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    "that I am trying to create a fairer process" Agile isn't about fairness. It's about mitigating the bus-factor, plus a number of other things. Perhaps, you didn't frame Agile the right way with your manager. Or maybe, you're just not implementing Agile correctly. – Stephan Branczyk Nov 20 at 0:19
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I have spoken to my manager and his attitude is that I should focus on being really liked by accommodating their needs

Then you have your answer - it's just not the answer you want to hear. You need to find the best compromise between making the necessary changes and keeping these employees happy.

It's also a sensible call from your boss in many ways. If these employees are long-serving, valuable, understand the current code better than anyone else, and are respected and well-liked within the team, keeping them on side is very valuable. More valuable, it could be argued, than following agile practices to the letter.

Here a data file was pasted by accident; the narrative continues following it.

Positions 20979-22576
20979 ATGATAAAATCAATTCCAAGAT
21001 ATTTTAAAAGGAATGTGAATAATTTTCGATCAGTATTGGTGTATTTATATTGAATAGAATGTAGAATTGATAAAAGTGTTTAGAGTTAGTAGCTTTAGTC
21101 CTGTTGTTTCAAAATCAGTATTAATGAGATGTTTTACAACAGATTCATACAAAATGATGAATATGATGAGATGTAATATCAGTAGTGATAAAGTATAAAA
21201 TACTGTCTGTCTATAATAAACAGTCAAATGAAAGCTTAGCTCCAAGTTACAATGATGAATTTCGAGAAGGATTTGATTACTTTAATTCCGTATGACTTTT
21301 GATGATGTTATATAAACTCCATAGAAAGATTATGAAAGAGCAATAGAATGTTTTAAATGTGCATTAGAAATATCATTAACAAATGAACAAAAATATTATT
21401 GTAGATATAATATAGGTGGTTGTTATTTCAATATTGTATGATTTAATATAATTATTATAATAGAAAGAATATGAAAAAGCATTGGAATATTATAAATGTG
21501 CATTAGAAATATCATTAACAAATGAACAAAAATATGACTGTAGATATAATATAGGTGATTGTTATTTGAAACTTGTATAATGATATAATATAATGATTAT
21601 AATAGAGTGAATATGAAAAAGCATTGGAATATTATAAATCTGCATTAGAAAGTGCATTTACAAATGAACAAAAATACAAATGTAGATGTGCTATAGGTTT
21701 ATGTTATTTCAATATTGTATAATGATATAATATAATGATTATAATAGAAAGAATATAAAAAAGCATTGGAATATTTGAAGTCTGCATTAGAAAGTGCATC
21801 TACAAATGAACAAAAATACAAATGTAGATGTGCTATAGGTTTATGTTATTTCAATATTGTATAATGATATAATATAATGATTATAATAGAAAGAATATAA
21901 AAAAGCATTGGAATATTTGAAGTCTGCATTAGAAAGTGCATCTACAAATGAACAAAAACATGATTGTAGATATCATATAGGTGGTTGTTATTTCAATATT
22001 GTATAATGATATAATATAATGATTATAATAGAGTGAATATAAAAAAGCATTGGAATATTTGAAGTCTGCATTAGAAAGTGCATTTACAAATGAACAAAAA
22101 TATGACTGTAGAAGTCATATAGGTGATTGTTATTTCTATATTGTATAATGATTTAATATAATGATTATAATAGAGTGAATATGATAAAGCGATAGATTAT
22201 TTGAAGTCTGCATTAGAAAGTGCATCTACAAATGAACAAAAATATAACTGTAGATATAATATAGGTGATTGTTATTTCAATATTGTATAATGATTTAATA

However, that's not saying there's nothing you can do. In particular:

Both individuals do not seem to like this and are complaining to management. Where one of them wants to review roles and responsibilities - I assume from the change I’m driving.

...this is all very "third person". They're complaining to management (not to you). You've heard they're requesting some changes, and you're making assumptions about what those changes are. In addition, if they just want to review roles and responsibilities - that's certainly not the end of the world as far as agile goes.

Given the above, I'd really advise sitting down and talking with them. You could possibly reach a very sensible compromise, and find out some of their concerns are valid. Perhaps you've said that junior employees can sign off on code reviews on their own, and they know in reality that's going to result in unreliable reviews. Perhaps you've said any changes have to go through a scheduled code review, and they know that's unrealistic because of hotfix scenarios. Perhaps they think your changes are going to create needless bureaucracy and red tape, and they "haven't got time for that crap".